Mirantis Gives Cloud-Native Developers Spaces to Collaborate
By Mike Vizard
Mirantis today unveiled an update to its Lens integrated development environment (IDE) for Kubernetes environments that makes it simpler for multiple developers to collaborate when building cloud-native applications.
Version 5 of the the development environment adds Lens Spaces, a cloud service that provides a space where development teams can more easily collaborate. It also provides a centralized catalog that makes it simpler to discover and, via a single click, access all clusters, services, tools, pipelines, automations and related resources associated with an application development project.
Miska Kaipiainen, senior director of engineering for Mirantis, says Lens Spaces will make it much simpler to onboard new developers at a time when many of them are continuing to work remotely to help limit the spread of the COVID-19 pandemic.
Lens Spaces also provides a Cluster Connect capability to encrypt connections between developers and the various Kubernetes clusters they need to access in a way that eliminates the need to employ a virtual private network (VPN), adds Kaipiainen. It also eliminates the need to manage kubeconfig files to gain access to their clusters. Instead, administrators can manage permissions for teams of developers.
Finally, Mirantis is adding a function that enables developers to build their own workflows and automation within the desktop application. Items in the Hotbar can be customized by assigning different labels, colors and icons for easy recall. Items can also be arranged, for example, to prioritize or perform actions in a specific sequence.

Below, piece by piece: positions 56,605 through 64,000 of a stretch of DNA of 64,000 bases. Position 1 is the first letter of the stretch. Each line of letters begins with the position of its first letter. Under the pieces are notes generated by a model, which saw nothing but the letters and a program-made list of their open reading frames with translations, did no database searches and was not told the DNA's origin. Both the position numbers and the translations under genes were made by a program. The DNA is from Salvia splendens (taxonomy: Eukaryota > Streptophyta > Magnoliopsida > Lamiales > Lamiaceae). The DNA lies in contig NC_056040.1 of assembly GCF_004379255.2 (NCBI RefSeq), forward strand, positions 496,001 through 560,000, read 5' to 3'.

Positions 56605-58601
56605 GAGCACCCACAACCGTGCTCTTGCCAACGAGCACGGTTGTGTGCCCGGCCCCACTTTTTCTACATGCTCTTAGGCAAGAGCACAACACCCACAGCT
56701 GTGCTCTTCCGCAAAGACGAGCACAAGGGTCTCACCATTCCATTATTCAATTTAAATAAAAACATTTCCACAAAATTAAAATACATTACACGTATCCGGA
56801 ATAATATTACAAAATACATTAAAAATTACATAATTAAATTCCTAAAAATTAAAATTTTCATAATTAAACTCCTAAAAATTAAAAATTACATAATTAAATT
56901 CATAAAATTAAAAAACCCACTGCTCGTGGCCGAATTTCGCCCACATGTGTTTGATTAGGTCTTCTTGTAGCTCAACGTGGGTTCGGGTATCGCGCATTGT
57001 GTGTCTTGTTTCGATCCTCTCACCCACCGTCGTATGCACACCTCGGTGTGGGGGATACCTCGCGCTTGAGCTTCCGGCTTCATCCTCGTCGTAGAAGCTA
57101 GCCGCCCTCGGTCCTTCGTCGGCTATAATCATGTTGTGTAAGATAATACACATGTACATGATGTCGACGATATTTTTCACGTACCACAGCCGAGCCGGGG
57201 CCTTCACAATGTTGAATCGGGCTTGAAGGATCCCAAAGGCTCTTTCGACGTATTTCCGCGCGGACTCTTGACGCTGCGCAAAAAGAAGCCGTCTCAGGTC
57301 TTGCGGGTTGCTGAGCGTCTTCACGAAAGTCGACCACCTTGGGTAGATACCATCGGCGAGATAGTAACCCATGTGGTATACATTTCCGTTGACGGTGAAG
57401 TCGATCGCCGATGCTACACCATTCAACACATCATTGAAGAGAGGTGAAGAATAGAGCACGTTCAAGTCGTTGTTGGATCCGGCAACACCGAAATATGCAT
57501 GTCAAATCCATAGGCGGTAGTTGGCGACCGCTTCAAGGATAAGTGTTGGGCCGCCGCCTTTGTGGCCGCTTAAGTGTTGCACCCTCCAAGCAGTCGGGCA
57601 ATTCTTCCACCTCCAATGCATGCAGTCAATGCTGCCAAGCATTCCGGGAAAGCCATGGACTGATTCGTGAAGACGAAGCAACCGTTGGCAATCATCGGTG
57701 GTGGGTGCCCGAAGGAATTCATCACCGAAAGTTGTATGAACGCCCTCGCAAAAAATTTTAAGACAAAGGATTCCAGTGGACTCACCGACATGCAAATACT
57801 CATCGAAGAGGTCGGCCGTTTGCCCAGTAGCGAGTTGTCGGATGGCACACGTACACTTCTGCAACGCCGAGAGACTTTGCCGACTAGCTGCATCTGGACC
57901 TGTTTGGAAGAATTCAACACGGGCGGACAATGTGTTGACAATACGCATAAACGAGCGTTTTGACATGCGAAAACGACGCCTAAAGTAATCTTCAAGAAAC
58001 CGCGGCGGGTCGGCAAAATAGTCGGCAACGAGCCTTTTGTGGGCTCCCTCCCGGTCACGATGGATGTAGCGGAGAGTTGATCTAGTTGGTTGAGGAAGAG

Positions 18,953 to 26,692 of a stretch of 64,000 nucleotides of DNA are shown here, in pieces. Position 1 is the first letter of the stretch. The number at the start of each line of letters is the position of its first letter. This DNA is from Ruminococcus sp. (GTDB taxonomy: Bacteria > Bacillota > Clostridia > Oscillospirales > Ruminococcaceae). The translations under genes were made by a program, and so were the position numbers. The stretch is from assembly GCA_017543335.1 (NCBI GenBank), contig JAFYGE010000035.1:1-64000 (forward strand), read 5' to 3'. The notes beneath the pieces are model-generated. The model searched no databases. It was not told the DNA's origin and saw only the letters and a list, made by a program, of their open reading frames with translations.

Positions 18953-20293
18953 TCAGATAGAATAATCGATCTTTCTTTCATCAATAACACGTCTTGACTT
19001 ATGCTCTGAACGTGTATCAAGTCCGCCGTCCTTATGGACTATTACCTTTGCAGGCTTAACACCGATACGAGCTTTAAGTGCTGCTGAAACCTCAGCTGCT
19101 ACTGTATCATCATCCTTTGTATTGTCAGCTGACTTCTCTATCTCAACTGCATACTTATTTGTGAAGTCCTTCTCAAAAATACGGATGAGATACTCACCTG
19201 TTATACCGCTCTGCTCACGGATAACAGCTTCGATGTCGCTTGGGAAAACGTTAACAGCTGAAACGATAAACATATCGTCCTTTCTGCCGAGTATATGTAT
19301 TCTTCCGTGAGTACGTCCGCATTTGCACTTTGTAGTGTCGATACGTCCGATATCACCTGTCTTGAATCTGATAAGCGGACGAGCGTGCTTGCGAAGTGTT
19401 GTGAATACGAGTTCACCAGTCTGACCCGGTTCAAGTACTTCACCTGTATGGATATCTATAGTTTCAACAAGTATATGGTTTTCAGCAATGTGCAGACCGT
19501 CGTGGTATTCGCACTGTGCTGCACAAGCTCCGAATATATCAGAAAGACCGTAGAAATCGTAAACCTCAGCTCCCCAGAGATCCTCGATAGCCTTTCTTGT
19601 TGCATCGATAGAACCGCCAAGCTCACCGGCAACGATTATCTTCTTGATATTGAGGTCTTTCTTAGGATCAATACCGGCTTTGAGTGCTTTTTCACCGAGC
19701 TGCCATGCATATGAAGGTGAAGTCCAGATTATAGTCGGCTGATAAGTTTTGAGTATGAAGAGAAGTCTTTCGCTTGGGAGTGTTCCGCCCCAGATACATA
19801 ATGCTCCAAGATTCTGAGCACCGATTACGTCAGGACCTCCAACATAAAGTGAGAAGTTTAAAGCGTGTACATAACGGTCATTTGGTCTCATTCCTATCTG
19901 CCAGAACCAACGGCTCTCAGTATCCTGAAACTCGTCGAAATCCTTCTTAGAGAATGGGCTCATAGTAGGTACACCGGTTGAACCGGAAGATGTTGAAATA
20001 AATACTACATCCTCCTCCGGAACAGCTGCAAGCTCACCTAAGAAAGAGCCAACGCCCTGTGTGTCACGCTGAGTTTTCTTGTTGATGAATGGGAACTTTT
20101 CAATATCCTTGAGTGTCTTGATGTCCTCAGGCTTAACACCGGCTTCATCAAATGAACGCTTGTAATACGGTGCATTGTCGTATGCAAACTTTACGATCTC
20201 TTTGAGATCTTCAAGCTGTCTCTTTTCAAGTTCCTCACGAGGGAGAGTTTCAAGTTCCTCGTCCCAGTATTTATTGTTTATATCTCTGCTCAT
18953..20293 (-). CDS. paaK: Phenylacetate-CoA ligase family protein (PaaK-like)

Mirantis Lens is gaining traction as an alternative to other desktop tools for building applications, because it is more tightly integrated with Kubernetes, says Kaipiainen.
Currently available in beta, Mirantis Lens 5 will expand adoption further by making it easier for widely distributed teams of developers to build distributed applications made up of individual microservices that are constructed in isolation from one another when the next release becomes generally available this summer.
In general, application development is becoming much more of team sport in the age of microservices now that it has become simpler to isolate and update functions by ripping and replacing containers. The challenge organizations face today is finding a way to bring some order to what can easily become a chaotic set of application development processes that now spans multiple clouds. Desktop application development tools, by necessity, will need to become more integrated with a control plane in the cloud through which individual developers share updates. Otherwise, while individual components of an application are being built faster than ever, an application development project will collapse in on itself as the weight of managing all those components steadily increases.
It’s not clear to what degree organizations will shift toward tools that provide developers with more visibility into Kubernetes environments. Over time, many existing tools will, no doubt, be updated to provide tighter integration with Kubernetes clusters. However, as many new developers are introduced to containers and Kubernetes there is a clear battle being waged for the hearts and minds of a new generation of programmers that have yet to commit to one tool versus another.
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